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Chang'e-4 on the surface of the Moon. Photo: Xinhua/CNSA via Getty Images

A team of scientists has reconstructed the exact descent and landing of the Chinese lunar lander Chang’e-4 on the far side of the Moon, a new study in Nature Communications shows.

Why it matters: Chang’e-4’s January landing could act as a blueprint for more distant autonomous landings on other objects like asteroids in the future.

  • China's space agency should now have "a lot of confidence in the system that they've produced," which could embolden the agency to take it elsewhere in the solar system, geologist Clive Neal told Axios.

Details: The study’s authors pieced together photos taken by the lander during descent and by the Yutu-2 rover after landing in the Von Kármán crater to get a detailed look at how the landing succeeded.

  • Photos — beamed back to Earth by the Queqiao satellite — revealed that the lander touched down on the slope of a crater and was actually “surrounded by 5 craters,” according to the study.
  • The team traced the exact landing location to 177.5991°E, 45.4446°S at an elevation of -5,935 meters.

The big picture: Landing on the Moon is no easy feat, as multiple recent missions have shown.

  • Both Israel’s Beresheet and India’s Chandrayaan-2 landers failed during their descents to the lunar surface this year.
  • “Chang'e-4 is a great reminder that we can succeed with ambitious and scientifically important space missions using increasingly autonomous systems,” Ella Atkins, director of the Autonomous Aerospace Systems Lab at the University of Michigan, told Axios via email.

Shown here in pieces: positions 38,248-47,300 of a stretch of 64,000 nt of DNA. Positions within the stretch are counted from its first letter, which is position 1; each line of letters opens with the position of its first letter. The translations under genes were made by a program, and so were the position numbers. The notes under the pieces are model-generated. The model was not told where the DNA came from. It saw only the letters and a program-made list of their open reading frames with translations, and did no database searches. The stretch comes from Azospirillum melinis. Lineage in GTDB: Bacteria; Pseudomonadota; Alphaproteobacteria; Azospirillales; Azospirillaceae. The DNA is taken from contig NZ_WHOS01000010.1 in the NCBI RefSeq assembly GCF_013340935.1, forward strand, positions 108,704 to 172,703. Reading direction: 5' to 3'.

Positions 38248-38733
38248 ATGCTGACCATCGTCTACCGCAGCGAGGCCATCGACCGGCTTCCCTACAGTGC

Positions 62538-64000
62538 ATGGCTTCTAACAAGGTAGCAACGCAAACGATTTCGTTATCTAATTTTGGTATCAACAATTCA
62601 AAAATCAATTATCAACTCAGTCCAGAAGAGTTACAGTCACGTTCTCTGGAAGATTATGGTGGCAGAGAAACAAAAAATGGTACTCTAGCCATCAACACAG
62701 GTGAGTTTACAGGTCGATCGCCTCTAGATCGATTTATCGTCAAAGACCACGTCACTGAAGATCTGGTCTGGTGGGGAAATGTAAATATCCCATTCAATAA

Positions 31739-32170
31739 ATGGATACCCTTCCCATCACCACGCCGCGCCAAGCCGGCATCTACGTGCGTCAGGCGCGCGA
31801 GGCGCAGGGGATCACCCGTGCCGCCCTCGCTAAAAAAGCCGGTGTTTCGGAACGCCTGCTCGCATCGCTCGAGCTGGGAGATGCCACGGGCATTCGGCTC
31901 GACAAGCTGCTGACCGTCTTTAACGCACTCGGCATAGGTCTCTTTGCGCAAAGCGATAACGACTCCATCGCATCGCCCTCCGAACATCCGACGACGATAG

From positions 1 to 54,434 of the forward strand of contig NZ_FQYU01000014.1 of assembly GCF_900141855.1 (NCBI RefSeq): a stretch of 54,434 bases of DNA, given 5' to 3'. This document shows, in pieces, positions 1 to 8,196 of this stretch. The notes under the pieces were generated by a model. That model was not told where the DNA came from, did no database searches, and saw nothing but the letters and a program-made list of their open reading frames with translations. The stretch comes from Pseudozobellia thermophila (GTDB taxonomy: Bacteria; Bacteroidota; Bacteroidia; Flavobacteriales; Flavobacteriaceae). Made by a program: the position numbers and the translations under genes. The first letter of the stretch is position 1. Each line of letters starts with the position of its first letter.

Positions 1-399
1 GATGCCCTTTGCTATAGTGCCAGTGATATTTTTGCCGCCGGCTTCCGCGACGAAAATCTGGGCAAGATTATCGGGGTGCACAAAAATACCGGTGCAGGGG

• So far, only China, the U.S. and the Soviet Union have successfully managed to land and operate spacecraft on the Moon.

Go deeper

Updated 2 mins ago - World

Vehicle bombing near Afghan school in Kabul kills at least 30

People gather at the scene of the bombing. Photo: Haroon Sabawoon/Anadolu Agency via Getty Images

A vehicle bombing outside of a high school in the Afghan capital of Kabul on Saturday killed at least 30 people and injured more than 50, including multiple female high school students, according to Reuters.

Why it matters: It is at least the second bombing to strike students in Afghanistan in a little over a week. Violence in Afghanistan has escalated since President Biden announced that the U.S. would begin withdrawing troops in May and would complete a full withdrawal by Sept. 11, 2021.

Updated 1 min ago - Energy & Environment

Ransomware attack forces shutdown of major U.S. fuel pipeline

A police officer stands guard inside the gate to the Colonial Pipeline Co. Pelham junction and tank farm in Pelham, Alabama, in 2016. Photo: Luke Sharrett/Bloomberg via Getty Images

A major U.S. fuel pipeline running from Texas to New York has been taken offline by its operator because of a ransomware attack, Colonial Pipeline said Saturday.

Why it matters: It's a significant breach of critical infrastructure and comes on the heels of multiple other major cyberattacks on both U.S. companies and the federal government.

Erica Pandey, author of @Work
2 hours ago - Economy & Business

The wealthy exodus from superstar cities

Pandemic-induced remote work is chipping away at a recent trend of Americans staying put — but only for the well-off.

Why it matters: Telework has been lauded as a geographic equalizer, allowing talented people from all over the country to go for jobs in superstar coastal metros. But the benefits have largely been limited to wealthier workers — so far.